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Friend’s drag-racing death inspires young filmmaker

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I am hardly a student of filmmaking. But like most people, I believe I know quality when I see it. And in my humble opinion, if Mike Krumlauf’s documentary, “A Place to Call his Own,” is anything like the trailer, this young Naperville man has a promising career ahead.

But this column is not so much about Krumlauf’s talents as it is his heart.

The 21-year-old Naperville North grad lost his best friend in May of 2012 when the souped-up Toyota Corolla Matt McMahon was driving struck a light pole near the Northern Illinois University campus on Diehl Road.

McMahon had been street racing at the time against 21-year-old Yair Lopez-Laviano, who’s been charged in connection to the death but has yet to be found and arrested. Of course, after stories about this unnecessary tragedy hit, those hurtful, and usually anonymous, comments followed.

Krumlauf remembers being in a Starbucks when a man saw the headlines about a candlelight vigil for his friend, and literally “snarled” at the story, minimizing the victim’s life as if it were as senseless as his death.

Telling the world — at least the world located around our Fox Valley zip codes — about the heart and soul of Matt McMahon was the force behind “A Place to Call His Own,” which was selected to be shown at the Naperville Independent Film Festival Sept. 14.

Krumlauf’s goal: to highlight the extraordinarily full life of this young man who was even more passionate about people than he was about cars.

“He was my brother, my best friend,” Krumlauf says in the trailer, then goes on to describe Matt McMahon as a giving, selfless individual who “impacted everyone he knew.”

Like all well-done trailers, this one left me wanting to learn more, not just about the kind of person McMahon was, but also about how young friendships form, how they sustain and flourish, and how a death that comes too soon impacts so many others. Life may end but friendships never die reads the film’s tagline.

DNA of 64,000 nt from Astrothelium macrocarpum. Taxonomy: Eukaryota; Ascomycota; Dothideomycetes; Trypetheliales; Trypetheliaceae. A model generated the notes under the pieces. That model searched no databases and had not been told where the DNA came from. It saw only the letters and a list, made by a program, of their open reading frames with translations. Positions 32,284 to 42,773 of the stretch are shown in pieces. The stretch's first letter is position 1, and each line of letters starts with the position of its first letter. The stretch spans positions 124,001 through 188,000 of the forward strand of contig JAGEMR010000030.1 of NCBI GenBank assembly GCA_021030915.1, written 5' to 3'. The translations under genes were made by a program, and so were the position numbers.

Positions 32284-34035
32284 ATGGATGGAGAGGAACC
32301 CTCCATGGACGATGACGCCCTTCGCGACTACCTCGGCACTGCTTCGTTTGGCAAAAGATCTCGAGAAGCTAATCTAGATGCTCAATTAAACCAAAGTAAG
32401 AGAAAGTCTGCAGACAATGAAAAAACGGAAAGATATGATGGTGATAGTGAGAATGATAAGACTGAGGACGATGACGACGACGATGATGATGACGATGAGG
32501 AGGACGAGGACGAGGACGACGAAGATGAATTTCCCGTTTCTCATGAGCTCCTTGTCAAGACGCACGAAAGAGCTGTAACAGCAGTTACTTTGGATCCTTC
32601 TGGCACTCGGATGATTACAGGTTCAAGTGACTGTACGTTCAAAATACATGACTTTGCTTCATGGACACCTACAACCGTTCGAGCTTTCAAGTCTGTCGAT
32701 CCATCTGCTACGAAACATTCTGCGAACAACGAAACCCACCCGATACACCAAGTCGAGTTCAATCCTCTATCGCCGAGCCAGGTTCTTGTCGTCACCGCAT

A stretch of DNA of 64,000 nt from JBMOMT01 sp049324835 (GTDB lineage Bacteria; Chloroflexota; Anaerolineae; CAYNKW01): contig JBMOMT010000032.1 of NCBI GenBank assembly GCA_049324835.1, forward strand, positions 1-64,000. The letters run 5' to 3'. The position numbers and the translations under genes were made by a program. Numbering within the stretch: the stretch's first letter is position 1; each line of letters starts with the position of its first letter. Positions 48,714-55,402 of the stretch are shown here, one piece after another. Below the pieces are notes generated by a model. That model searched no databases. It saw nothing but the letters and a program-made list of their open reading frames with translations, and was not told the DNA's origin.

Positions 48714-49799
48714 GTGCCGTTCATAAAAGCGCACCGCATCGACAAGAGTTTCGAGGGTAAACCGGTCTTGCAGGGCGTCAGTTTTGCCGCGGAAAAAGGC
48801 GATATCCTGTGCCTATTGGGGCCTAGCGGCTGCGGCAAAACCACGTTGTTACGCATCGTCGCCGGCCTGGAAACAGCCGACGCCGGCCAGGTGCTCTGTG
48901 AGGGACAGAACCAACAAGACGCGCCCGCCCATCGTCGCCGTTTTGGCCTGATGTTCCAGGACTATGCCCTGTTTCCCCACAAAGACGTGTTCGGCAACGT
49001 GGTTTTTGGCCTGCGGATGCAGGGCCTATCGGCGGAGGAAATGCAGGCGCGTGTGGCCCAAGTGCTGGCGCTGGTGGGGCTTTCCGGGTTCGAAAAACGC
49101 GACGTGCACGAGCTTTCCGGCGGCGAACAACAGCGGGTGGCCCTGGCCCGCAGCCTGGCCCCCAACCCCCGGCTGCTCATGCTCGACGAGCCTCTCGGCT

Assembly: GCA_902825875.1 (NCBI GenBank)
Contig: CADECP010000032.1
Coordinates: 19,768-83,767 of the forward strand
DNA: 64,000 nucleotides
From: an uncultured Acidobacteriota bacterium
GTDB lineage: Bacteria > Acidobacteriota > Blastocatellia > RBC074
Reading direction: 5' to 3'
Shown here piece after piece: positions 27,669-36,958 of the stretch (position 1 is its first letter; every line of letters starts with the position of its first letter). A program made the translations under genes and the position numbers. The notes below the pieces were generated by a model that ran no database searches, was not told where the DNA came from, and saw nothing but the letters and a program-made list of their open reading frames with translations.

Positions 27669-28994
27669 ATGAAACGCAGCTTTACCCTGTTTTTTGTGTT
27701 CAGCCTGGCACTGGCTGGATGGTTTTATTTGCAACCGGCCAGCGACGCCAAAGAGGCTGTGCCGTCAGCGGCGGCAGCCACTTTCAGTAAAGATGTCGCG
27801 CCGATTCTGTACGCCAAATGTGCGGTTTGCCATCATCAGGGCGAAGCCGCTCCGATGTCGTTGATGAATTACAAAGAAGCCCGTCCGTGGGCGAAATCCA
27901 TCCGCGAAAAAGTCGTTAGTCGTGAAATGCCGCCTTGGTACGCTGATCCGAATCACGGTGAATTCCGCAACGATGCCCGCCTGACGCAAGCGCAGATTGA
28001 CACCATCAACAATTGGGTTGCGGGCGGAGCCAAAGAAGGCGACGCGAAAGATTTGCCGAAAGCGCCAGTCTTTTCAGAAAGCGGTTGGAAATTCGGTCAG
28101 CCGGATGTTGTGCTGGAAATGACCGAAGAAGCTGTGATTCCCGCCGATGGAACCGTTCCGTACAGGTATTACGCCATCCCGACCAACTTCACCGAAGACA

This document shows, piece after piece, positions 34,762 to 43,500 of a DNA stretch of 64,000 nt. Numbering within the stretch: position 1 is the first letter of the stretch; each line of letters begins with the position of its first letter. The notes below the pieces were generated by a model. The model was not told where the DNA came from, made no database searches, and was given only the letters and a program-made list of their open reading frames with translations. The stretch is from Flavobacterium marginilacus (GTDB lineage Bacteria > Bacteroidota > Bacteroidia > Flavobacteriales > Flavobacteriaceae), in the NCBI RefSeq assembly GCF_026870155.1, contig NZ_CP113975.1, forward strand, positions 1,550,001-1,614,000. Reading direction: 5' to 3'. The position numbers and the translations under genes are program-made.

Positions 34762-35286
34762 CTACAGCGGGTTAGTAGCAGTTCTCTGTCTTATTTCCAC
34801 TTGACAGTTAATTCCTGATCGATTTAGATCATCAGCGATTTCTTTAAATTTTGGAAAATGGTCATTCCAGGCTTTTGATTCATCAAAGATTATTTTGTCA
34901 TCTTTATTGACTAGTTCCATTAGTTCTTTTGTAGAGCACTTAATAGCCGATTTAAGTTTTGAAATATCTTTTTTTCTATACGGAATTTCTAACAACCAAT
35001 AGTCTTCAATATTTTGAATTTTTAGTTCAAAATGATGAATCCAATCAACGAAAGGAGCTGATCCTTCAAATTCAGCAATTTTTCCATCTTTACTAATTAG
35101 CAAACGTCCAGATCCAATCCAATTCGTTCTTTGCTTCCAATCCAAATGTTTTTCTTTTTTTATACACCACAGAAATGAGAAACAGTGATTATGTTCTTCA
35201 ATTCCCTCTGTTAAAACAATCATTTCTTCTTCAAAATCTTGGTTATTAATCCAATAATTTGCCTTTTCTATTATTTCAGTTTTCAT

“It’s impossible,” insists Matt McMahon’s aunt Eileen Sanaghan, “to watch this and not be moved.”

Lessons to be learned

Krumlauf says when he was visiting the site of his friend’s death on the one-year anniversary in May, a Naperville policeman stopped to ask what he was doing. When the officer heard about the documentary, he suggested the young filmmaker include a message in it about the dangers of street racing.

And so he did. But the documentary, Krumlauf added, also raises the issue of what we are all guilty of doing: Judging a book only by its cover.

“Matt loved fast cars. He loved tattoos,” said Krumlauf. “He looked like some kind of tough guy. But he was the kindest, most gentle person you would ever want to meet.”

Krumlauf and McMahon became friends their sophomore years at Naperville North, two introverts who didn’t fit in with the other cliques. They traversed the perils of high school together and when they graduated in 2009, both began expanding their passions, trying to figure out how they’d make their mark in this world.

For Matt, it was cars. He loved tinkering with them and making them go fast.

For Krumlauf, it was film, something he tinkered with since age 9.

Krumlauf had a chance to go to film school but decided to learn on his own. So he lives at home and pays the bills converting old VHS tapes onto DVDs for customers. But his goal, he said, is narrative filmmaking focusing on teenage life, in the same vein as the late John Hughes.

“There are so many young voices,” he said, “that are not being heard.”

Check out the trailer to “A Place to Call His Own” at Not that I’ve seen the entire film. Nor am I an expert. But I believe Mike Krumlauf’s own voice has something special to say.

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